September 5, 2013
Cloud computing has emerged as a model to address a broad range of computing needs and promises to solve all but world peace. The idea of utility or on-demand computing is hardly new but the business models and technology have matured sufficiently to propel the concept firmly back into the limelight. High Performance Computing (HPC) is where most progressive businesses should be focusing their Big Data and Big Compute efforts. Read more…
September 3, 2013
Lawrence Livermore National Laboratory's High Performance Computing Innovation Center (HPCIC) in the US and the Science and Technology Facilities Council (STFC) in the United Kingdom are combining efforts to help industry stakeholders in both countries leverage supercomputing to accelerate innovation and boost economic competitiveness. Read more…
March 28, 2012
One of the prominent themes of this week's High Performance Computer and Communications Council (HPCC) Conference revolved around the question of why many users with a need for HPC are still resistant to adopting the technology. John West, the Director of the DoD's High Performance Computing Modernization Program, and the organizer of this years HPCC program, talked at length about this particular phenomenon in his conference kickoff presentation. Read more…
June 7, 2010
The missing middle in HPC has been estimated by some to be in the many millions, but reaching this vast segment has been nearly impossible in any cohesive way. The cloud is granting access to the elite space, slowly but surely, and bringing the world more in line with the capabilities and competitive advantages provided by HPC. Read more…
Making the Most of Today’s Cloud-First Approach to Running HPC and AI Workloads With Penguin Scyld Cloud Central™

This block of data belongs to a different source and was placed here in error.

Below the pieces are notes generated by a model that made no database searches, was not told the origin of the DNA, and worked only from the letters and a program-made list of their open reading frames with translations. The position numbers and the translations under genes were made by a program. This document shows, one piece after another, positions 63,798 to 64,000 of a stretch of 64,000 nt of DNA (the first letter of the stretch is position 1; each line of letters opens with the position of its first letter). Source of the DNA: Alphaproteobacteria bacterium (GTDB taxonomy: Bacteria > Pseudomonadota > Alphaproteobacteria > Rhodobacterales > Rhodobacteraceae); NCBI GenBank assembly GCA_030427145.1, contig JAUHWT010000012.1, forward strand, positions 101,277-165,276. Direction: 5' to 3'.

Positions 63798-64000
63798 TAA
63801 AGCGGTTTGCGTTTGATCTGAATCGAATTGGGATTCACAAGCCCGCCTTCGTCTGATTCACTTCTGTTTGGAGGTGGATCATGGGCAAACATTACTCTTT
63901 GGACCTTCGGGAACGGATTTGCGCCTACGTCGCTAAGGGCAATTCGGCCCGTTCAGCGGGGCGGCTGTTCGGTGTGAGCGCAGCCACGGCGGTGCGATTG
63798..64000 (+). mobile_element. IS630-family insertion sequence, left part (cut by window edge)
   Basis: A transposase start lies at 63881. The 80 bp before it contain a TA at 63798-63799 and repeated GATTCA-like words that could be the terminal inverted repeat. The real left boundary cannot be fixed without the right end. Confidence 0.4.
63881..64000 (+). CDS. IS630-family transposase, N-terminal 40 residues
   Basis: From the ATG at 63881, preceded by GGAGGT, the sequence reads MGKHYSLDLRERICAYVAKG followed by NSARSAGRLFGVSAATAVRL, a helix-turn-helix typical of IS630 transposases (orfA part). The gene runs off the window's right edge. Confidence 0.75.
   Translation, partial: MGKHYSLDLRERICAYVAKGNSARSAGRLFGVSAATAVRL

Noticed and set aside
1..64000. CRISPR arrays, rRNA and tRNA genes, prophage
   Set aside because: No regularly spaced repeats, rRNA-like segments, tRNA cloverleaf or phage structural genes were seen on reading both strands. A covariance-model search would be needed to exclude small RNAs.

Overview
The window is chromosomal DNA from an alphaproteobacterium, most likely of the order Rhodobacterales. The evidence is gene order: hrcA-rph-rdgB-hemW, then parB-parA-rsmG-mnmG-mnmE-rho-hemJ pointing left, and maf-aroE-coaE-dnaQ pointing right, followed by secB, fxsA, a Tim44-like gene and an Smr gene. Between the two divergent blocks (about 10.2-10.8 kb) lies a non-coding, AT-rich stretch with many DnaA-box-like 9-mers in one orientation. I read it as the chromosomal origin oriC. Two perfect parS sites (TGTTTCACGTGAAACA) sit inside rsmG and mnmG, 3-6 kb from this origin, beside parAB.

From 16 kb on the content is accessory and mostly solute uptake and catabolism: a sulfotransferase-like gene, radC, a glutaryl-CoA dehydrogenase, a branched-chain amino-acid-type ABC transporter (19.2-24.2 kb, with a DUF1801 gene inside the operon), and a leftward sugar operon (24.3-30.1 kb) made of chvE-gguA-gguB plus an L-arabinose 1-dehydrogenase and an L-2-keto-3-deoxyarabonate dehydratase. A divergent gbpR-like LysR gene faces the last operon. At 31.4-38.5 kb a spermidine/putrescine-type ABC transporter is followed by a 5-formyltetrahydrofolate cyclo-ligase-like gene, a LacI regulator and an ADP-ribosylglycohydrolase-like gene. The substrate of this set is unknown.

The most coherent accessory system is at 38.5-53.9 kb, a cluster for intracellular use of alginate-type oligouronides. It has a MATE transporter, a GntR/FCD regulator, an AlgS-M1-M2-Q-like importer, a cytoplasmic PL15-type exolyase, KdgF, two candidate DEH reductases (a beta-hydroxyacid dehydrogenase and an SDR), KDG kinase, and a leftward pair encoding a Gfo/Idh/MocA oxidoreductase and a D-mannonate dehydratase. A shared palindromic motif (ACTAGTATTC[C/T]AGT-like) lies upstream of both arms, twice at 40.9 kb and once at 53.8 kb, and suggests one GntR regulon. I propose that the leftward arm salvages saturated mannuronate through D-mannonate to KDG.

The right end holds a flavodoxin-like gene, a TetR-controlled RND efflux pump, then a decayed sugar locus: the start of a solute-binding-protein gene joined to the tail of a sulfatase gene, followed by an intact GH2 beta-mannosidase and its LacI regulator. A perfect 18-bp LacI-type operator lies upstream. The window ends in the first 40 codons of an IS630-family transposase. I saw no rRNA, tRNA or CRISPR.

Bursting to cloud has long been used to complement on-premises HPC capacity to meet variable compute demands. But in today’s age of cloud, many workloads start on the cloud with little IT or corporate oversight. What is needed is a way to operationalize the use of these cloud resources so that users get the compute power they need when they need it, but with constraints that take costs and the efficient use of existing compute power into account. Download this special report to learn more about this topic.
Data center infrastructure running AI and HPC workloads requires powerful microprocessor chips and the use of CPUs, GPUs, and acceleration chips to carry out compute intensive tasks. AI and HPC processing generate excessive heat which results in higher data center power consumption and additional data center costs.
Data centers traditionally use air cooling solutions including heatsinks and fans that may not be able to reduce energy consumption while maintaining infrastructure performance for AI and HPC workloads. Liquid cooled systems will be increasingly replacing air cooled solutions for data centers running HPC and AI workloads to meet heat and performance needs.
QCT worked with Intel to develop the QCT QoolRack, a rack-level direct-to-chip cooling solution which meets data center needs with impressive cooling power savings per rack over air cooled solutions, and reduces data centers’ carbon footprint with QCT QoolRack smart management.
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